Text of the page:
Cornell Law Review Volume 102 Issue 3


“Smart” devices radiate data, exposing a continuous, intimate, and revealing pattern of daily life. Billions of sensors collect data from smartphones, smart homes, smart cars, medical devices, and an evolving assortment of consumer and commercial products. But, what are these data trails to the Fourth Amendment? Does data emanating from devices on or about our bodies, houses, things, and digital devices fall within the Fourth Amendment’s protection of “persons, houses, papers, and effects”? Does interception of this information violate a “reasonable expectation of privacy”?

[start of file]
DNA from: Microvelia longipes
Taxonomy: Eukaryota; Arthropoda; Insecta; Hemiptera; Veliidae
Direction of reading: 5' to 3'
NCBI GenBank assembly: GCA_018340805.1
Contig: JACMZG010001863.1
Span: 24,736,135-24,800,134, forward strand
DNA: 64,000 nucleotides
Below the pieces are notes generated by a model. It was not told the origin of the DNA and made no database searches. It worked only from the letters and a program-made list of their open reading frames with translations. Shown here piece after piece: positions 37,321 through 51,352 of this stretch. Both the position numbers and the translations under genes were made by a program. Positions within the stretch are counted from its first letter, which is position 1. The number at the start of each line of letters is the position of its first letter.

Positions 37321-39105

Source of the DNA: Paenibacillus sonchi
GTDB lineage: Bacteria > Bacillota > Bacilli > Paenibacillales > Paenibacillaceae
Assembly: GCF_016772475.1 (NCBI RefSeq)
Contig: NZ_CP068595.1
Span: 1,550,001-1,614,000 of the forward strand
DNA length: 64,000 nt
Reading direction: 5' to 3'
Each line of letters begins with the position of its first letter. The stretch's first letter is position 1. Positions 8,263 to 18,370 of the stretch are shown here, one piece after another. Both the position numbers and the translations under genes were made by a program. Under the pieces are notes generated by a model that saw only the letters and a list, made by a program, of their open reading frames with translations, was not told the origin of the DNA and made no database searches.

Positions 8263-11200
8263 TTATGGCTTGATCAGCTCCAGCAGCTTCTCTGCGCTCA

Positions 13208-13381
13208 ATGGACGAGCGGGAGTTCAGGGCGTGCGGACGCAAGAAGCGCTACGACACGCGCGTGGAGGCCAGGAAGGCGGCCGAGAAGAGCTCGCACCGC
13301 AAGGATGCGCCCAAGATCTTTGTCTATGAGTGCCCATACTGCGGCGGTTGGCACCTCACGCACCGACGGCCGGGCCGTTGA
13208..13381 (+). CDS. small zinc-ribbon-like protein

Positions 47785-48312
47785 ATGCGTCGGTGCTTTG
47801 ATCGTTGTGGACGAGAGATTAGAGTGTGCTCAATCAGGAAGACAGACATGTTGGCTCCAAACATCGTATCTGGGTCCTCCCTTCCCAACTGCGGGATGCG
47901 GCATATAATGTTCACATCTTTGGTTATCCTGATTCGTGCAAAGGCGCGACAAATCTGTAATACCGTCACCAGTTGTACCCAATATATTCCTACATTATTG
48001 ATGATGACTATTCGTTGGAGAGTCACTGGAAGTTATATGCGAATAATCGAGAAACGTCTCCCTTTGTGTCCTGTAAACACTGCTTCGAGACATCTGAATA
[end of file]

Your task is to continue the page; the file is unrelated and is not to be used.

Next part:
This Article addresses the question of how the Fourth Amendment should protect “smart data.” It exposes the growing danger of sensor surveillance and the weakness of current Fourth Amendment doctrine. The Article then suggests a new theory of “informational curtilage” to protect the data trails emerging from smart devices and reclaims the principle of “informational security” as the organizing framework for a digital Fourth Amendment.

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